This report by The Canadian Press was first published March 14, 2023.
— With files from The Associated Press
Convicted killer charged with murder of another woman had finished sentence in June
A Calgary man charged with murder in the death of a woman whose burned body was found in a park last month had completed his prison sentence for a similar killing less than a year ago.
Christopher Ward Dunlop, who is 48, was charged this week with second-degree murder and causing an indignity to a body in the death of 58-year-old Judy Maerz.
Her body was found by a passerby in Deerfoot Athletic Park on Feb. 16.
Dunlop previously pleaded guilty to manslaughter in the 2009 death of Laura Furlan, who was found dead in another Calgary park.
He was sentenced in 2015 to 6 1/2 years.
Documents from the Parole Board of Canada show Dunlop was pre-approved for statutory release in December 2019, and completed his prison sentence on June 3, 2022.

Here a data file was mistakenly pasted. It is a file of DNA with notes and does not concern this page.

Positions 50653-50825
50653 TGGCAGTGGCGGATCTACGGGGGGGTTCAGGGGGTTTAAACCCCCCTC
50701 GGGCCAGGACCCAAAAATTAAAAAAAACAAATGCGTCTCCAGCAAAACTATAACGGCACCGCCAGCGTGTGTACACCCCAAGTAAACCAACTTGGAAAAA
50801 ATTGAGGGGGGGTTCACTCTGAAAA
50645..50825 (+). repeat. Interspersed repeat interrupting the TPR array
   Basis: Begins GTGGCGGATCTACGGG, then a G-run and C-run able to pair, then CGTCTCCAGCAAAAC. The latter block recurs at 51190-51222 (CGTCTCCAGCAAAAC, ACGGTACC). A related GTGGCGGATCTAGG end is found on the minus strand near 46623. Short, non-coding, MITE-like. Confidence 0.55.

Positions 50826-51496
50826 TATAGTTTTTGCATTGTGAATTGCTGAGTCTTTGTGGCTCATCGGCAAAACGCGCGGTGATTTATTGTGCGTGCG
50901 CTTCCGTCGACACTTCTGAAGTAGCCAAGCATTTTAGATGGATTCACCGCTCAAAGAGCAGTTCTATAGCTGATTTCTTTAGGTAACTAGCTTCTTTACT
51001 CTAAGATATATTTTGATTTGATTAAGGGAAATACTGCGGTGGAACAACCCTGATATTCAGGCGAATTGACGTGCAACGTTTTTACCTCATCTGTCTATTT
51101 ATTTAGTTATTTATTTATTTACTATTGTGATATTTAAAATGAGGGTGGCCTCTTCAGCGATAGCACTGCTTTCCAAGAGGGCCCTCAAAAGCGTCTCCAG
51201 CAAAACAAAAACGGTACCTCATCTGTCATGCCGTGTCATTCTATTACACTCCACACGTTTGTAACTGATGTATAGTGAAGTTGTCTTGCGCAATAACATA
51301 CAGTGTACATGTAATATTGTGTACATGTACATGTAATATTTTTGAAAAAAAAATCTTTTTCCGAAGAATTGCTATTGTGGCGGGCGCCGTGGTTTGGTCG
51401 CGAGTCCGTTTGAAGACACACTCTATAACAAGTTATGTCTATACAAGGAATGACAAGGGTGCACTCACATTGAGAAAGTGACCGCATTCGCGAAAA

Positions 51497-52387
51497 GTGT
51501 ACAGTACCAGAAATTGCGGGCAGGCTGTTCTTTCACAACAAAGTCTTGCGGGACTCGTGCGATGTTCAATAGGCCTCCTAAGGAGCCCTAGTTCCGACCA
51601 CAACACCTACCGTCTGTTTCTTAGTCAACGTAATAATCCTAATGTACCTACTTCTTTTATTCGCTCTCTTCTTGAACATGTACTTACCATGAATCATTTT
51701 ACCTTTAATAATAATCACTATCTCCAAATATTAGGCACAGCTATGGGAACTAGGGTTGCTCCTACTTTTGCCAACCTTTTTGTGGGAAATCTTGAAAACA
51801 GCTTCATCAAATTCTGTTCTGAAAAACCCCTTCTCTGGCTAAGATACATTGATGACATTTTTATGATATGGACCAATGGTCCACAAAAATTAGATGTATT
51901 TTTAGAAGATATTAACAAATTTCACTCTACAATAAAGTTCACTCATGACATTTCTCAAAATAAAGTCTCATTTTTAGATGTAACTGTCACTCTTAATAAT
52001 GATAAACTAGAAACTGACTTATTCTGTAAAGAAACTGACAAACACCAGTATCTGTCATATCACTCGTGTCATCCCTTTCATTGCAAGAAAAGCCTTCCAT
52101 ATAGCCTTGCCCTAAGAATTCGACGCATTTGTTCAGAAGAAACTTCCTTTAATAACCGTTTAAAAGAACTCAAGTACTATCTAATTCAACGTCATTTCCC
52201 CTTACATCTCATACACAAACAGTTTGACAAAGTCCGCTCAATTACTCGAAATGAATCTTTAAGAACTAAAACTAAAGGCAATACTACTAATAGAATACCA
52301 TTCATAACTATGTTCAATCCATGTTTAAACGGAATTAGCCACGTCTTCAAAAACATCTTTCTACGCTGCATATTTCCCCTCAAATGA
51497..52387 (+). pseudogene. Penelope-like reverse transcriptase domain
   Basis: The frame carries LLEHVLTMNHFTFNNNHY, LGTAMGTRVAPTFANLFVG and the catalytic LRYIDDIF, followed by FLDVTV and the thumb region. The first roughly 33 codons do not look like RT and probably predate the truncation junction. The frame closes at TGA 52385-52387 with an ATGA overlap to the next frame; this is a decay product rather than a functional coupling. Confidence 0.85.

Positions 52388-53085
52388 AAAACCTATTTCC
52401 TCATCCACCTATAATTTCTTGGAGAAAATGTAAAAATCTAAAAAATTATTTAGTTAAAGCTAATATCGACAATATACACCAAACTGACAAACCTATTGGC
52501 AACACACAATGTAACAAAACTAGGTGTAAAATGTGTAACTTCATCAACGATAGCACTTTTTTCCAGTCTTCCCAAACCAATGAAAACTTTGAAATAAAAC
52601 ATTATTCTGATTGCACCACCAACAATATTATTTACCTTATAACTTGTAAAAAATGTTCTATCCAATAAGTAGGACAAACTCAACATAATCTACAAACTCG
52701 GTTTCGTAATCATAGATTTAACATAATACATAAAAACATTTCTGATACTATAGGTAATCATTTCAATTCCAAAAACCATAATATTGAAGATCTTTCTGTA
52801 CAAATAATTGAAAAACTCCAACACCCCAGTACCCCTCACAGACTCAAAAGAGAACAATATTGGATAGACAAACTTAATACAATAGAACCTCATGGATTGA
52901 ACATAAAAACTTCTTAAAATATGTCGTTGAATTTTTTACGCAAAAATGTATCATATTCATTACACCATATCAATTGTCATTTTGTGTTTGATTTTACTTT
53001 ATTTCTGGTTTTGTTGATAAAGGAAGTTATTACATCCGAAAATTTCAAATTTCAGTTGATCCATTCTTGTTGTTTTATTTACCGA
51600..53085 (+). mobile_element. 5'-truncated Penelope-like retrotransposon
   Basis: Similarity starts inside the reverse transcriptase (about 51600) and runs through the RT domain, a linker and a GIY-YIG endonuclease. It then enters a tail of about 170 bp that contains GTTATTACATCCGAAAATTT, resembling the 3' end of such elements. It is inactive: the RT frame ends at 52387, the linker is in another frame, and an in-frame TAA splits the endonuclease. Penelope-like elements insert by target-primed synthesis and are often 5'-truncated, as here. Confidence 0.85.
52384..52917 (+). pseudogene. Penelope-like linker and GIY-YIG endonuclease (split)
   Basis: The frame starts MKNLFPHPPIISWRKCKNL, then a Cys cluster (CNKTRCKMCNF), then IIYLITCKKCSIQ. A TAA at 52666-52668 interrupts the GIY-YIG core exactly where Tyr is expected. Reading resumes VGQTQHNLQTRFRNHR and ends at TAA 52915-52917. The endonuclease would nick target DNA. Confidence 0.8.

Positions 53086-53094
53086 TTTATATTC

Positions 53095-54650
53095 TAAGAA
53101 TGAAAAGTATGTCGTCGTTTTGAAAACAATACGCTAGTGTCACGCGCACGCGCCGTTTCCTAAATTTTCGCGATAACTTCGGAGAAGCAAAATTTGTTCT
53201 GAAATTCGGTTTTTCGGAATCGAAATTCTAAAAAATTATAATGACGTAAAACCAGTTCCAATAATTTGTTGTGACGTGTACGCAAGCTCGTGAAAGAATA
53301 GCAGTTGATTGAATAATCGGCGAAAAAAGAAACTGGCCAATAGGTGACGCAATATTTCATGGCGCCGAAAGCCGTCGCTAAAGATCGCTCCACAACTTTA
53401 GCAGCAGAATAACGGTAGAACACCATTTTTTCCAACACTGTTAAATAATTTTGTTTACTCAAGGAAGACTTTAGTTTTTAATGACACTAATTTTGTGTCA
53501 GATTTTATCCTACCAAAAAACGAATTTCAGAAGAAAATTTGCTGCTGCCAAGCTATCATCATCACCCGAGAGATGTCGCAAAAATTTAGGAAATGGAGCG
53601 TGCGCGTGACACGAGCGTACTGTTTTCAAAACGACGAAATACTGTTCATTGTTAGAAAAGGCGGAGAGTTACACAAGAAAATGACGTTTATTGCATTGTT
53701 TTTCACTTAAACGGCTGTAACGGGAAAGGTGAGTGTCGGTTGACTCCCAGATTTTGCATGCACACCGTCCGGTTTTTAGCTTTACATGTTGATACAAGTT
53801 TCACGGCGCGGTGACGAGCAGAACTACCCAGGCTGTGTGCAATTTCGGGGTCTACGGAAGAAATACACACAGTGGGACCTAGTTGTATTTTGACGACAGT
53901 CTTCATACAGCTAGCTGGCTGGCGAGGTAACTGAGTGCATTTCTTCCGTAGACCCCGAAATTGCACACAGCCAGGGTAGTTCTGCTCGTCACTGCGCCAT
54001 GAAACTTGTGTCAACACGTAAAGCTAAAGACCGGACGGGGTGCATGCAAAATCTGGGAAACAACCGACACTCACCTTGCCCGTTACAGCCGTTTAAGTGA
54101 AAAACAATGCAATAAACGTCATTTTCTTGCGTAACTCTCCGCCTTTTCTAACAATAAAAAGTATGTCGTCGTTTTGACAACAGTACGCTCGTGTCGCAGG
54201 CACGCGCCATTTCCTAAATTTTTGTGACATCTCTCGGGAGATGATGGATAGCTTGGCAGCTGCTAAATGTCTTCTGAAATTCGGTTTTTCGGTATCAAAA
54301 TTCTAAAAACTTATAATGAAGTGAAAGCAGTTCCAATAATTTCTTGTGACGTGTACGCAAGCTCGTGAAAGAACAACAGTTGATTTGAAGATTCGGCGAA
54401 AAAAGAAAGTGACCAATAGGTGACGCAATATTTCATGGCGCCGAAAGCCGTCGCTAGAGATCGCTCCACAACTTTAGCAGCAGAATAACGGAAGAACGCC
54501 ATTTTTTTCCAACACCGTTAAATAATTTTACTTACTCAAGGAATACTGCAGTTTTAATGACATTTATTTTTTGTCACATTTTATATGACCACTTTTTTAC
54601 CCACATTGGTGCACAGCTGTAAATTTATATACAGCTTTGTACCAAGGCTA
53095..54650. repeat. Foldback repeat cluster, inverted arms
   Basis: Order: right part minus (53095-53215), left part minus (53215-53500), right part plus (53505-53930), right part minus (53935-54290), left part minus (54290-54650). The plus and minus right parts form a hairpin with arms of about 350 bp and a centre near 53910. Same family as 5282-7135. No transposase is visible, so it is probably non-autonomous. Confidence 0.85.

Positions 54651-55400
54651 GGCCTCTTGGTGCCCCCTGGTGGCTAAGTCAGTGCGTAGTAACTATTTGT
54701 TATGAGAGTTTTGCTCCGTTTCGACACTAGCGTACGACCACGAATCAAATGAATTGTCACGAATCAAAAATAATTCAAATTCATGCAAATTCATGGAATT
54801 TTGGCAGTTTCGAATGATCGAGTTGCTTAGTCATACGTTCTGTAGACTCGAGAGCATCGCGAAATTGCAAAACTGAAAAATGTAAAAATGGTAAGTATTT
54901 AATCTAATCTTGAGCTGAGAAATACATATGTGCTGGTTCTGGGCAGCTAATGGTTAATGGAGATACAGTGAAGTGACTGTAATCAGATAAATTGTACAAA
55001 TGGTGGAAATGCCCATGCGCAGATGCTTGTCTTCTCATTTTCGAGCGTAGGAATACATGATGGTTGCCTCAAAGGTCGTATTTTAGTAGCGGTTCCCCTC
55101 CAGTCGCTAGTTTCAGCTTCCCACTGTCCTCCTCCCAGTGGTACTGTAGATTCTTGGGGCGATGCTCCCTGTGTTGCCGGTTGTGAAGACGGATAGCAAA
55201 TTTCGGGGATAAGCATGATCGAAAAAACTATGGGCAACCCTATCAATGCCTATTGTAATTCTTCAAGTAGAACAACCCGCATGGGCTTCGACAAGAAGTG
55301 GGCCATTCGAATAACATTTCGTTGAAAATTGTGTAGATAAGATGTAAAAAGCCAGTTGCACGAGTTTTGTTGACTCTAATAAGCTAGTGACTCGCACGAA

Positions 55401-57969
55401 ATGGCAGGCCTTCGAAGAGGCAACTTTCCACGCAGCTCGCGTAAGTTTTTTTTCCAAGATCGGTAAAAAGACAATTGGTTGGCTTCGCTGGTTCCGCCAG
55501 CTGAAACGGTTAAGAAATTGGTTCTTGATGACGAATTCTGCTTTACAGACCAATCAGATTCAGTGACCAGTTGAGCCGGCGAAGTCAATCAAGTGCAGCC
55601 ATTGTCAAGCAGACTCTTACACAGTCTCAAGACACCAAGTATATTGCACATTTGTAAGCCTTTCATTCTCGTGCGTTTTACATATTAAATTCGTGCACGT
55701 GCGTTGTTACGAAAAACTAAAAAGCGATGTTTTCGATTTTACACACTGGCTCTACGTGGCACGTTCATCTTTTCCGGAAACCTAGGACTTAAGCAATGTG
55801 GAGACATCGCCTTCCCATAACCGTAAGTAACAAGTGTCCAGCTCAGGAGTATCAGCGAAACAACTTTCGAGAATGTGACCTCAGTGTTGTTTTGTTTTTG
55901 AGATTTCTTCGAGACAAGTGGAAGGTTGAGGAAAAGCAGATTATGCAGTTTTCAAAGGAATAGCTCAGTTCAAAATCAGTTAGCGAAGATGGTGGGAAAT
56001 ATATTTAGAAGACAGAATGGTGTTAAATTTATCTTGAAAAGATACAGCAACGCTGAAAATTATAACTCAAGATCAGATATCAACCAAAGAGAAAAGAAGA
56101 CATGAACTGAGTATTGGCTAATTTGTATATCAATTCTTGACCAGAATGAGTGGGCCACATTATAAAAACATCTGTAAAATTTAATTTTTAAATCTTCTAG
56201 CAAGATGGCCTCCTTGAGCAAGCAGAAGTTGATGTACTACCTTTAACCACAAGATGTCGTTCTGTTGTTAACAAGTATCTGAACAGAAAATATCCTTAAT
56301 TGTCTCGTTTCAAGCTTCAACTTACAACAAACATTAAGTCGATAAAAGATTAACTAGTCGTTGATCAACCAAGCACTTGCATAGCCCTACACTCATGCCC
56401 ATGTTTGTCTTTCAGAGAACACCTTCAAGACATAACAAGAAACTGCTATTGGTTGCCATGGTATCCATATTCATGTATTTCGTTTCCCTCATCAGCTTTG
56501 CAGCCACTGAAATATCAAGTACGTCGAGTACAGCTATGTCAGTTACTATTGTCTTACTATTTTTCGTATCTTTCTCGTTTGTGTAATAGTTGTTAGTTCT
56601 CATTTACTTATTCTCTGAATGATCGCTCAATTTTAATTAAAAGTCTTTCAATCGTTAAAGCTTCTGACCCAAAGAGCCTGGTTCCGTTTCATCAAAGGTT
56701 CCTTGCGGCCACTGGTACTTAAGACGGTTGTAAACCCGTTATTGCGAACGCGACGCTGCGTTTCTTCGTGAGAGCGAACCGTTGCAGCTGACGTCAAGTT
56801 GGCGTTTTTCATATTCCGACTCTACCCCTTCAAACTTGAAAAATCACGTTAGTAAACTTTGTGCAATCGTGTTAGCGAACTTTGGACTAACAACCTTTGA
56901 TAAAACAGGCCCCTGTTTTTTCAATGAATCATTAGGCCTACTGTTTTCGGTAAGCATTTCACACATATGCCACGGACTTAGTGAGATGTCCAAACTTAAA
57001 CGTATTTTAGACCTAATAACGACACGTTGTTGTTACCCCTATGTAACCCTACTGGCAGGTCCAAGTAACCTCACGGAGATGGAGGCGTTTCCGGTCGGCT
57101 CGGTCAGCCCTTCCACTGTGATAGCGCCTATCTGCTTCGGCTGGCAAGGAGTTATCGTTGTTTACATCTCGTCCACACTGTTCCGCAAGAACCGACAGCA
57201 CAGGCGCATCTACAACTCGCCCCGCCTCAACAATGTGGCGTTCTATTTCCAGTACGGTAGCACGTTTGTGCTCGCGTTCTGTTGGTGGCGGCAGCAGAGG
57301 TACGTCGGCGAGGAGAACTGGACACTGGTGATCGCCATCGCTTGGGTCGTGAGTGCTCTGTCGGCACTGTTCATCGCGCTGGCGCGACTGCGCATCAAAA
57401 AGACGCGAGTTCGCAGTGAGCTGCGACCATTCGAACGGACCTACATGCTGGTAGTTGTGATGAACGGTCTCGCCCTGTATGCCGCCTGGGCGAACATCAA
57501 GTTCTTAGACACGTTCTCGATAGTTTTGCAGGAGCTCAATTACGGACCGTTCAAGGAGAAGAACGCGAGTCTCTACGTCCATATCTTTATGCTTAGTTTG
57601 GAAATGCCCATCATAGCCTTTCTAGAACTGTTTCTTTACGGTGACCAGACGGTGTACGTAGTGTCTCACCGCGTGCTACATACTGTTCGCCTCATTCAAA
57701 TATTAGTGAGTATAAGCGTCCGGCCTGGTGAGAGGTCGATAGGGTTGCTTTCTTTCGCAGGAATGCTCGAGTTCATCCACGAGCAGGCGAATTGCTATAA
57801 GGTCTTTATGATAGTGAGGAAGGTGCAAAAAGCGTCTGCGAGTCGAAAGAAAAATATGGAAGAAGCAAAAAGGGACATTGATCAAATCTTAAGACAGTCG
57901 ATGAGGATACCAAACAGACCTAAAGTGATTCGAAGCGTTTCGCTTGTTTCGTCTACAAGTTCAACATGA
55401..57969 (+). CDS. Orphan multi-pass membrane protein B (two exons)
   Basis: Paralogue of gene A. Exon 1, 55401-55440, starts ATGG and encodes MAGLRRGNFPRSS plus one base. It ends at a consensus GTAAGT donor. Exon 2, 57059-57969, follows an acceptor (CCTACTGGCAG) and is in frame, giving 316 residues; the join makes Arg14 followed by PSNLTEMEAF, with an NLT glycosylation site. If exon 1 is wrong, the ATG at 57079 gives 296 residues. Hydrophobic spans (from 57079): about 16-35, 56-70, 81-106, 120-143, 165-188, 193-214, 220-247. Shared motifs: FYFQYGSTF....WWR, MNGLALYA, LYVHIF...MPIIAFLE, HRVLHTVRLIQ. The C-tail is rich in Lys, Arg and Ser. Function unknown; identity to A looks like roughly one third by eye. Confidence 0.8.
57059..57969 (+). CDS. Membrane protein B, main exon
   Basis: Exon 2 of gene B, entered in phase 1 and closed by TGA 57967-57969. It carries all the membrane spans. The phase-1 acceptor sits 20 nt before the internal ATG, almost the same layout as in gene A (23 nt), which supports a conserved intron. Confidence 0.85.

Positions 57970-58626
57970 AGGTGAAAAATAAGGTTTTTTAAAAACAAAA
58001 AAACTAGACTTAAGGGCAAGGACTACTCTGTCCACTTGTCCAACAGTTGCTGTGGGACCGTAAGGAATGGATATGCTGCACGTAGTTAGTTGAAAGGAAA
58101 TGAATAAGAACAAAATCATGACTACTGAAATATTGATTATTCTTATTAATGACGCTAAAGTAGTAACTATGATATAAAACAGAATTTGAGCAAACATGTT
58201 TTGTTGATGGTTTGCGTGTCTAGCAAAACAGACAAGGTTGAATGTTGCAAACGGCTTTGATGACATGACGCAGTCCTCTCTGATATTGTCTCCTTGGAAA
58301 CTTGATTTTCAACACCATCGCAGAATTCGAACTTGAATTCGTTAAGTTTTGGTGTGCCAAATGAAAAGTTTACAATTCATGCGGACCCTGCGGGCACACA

A risk assessment at the time suggested Dunlop had a low to moderate risk to reoffend.
“It is reported you took full responsibility for your offences,” said a pre-release report. “It appears that you have the motivation for continuing to maintain necessary behavioural changes to help with lowering your risk.
“The clinician reported you admitted that a significant risk factor for yourself would be feelings of rejection or being used.”
His release conditions included not consuming alcohol and not being in contact with the victim’s family.
This report by The Canadian Press was first published March 3, 2023.